However we did have an issue this week with a 300MB presentation uploaded to Google Classroom. We were unable to download the file (as that was restricted), we couldn’t preview the file (as it was too big) and Google Slides couldn’t open it.

We struggled, I did think that a student on a 3G connection with a bandwidth limit would also struggle with accessing the file.

Is the solution providing devices and bandwidth? Well in this case no the design here was a problem. Maybe we need to start thinking about low bandwidth and asynchronous curriculum design, which puts the learner first.

Did a lot of thinking about digital poverty this week, but I think that my colleague Lawrie sums it up best with this tweet.

microphone
Image by goranmx from Pixabay

In the same week that universities were defending the fees being charged for delivering their courses online, I had an e-mail from one university stating that they did not think they should pay for an online conference, though they would pay to attend a physical conference. There is something here about recognising the value of something despite the platform (physical or virtual) that it is being delivered on.

I had a blog post published on the Jisc website this week on data.

One thing that has become more apparent this year is the importance of data in supporting both student and staff experiences. However, sometimes making wish lists for the future is the easy part; what is often harder is figuring out that vision and the steps required to get there.

clouds
Image by Dimitris Vetsikas from Pixabay

Prior to the pandemic, one of the key challenges that higher education was thinking about was the climate emergency and how they could reduce greenhouse gas emissions, and move to a carbon net zero position. Despite the pandemic this is still an issue and I was involved in a meeting where we discussed some of the challenges and issues and potential solutions. What is different now is that the pandemic and the lockdown has changed the thinking of many higher education institutions about the design of their campuses and their curriculum.

The third lockdown has got many institutions thinking about their curriculum design, also what they need to do to embed practice for the future. How do we move from models of translation to ones that are transformative.

My top tweet this week was this one.

Locked down again

discarded mask
Image by Roksana Helscher from Pixabay

Monday evening saw an announcement from the Prime Minister that England was going to again go into a national lockdown, there were similar announcements from the devolved administrations.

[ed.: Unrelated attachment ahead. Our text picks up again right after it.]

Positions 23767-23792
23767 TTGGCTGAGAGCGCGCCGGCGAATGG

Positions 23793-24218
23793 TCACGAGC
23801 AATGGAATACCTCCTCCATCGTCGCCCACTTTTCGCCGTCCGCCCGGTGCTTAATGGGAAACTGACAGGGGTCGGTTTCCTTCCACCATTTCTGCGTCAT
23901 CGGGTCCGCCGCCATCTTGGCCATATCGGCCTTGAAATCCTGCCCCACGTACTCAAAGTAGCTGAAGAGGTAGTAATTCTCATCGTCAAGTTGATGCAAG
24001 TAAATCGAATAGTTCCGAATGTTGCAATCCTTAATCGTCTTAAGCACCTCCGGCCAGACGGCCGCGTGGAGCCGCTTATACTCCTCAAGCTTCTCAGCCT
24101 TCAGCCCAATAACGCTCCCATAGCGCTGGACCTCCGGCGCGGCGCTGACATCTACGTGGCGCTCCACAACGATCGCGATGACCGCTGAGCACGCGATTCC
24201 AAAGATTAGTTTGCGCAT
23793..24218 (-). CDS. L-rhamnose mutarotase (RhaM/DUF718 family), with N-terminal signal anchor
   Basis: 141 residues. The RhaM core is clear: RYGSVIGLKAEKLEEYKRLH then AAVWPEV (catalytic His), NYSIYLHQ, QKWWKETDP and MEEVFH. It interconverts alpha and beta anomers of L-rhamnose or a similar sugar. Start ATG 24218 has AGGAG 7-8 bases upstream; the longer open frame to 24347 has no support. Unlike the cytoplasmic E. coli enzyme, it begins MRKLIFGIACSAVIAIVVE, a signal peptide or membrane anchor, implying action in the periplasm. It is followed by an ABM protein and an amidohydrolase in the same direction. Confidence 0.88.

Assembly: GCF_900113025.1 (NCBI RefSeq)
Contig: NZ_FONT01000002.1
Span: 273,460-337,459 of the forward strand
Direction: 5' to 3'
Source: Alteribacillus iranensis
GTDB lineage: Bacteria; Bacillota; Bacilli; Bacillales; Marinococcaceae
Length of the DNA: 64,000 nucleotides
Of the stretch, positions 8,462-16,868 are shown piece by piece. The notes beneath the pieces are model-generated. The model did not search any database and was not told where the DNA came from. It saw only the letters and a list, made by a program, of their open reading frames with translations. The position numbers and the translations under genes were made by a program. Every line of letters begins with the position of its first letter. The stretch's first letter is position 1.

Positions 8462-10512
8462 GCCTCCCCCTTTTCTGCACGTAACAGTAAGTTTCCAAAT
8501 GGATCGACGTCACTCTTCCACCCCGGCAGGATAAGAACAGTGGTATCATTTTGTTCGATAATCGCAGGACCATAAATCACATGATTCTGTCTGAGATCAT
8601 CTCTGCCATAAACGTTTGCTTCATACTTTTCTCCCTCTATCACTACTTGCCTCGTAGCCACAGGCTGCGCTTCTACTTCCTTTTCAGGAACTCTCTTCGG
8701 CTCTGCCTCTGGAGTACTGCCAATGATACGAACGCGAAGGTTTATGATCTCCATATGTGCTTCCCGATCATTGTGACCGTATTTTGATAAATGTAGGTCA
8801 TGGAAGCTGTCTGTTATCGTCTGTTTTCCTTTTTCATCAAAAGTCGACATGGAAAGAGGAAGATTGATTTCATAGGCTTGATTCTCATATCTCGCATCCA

Schools and colleges were to close to all students except for children of key workers and vulnerable children.

Unlike the first lockdown where universities across the UK initially unilaterally closed their campuses and sent students home, this time, as they did in November, the Government has provided guidance to universities on what they should be doing.

Unlike in March, in November universities were able to continue to deliver in-person teaching for specific groups.

This time however, though some students are able to return for in-person face to face teaching, other students were expected to remain at home.

Those students who are undertaking training and study for the following courses should return to face to face learning as planned and be tested twice, upon arrival or self-isolate for ten days:

        • Medicine & dentistry
        • Subjects allied to medicine/health
        • Veterinary science
        • Education (initial teacher training)
        • Socialwork
        • Courses which require Professional, Statutory and Regulatory Body (PSRB) assessments and or mandatory activity which is scheduled for January and which cannot be rescheduled (your university will notify you if this applies to you).

Students who do not study these courses should remain where they are wherever possible, and start their term online, as facilitated by their university until at least Mid-February. This includes students on other practical courses not on the list above.

We have previously published ​guidance to universities and students on how students can return safely to higher education in the spring term​. This guidance sets out how we will support higher education providers to enable students that need to return to do so as safely as possible following the winter break.

If you live at university, you should not move back and forward between your permanent home and student home during term time.

For those students who are eligible for face to face teaching, you can meet in groups of more than your household as part of your formal education or training, where necessary. Students should expect to follow the guidance and restrictions. You should socially distance from anyone you do not live with wherever possible.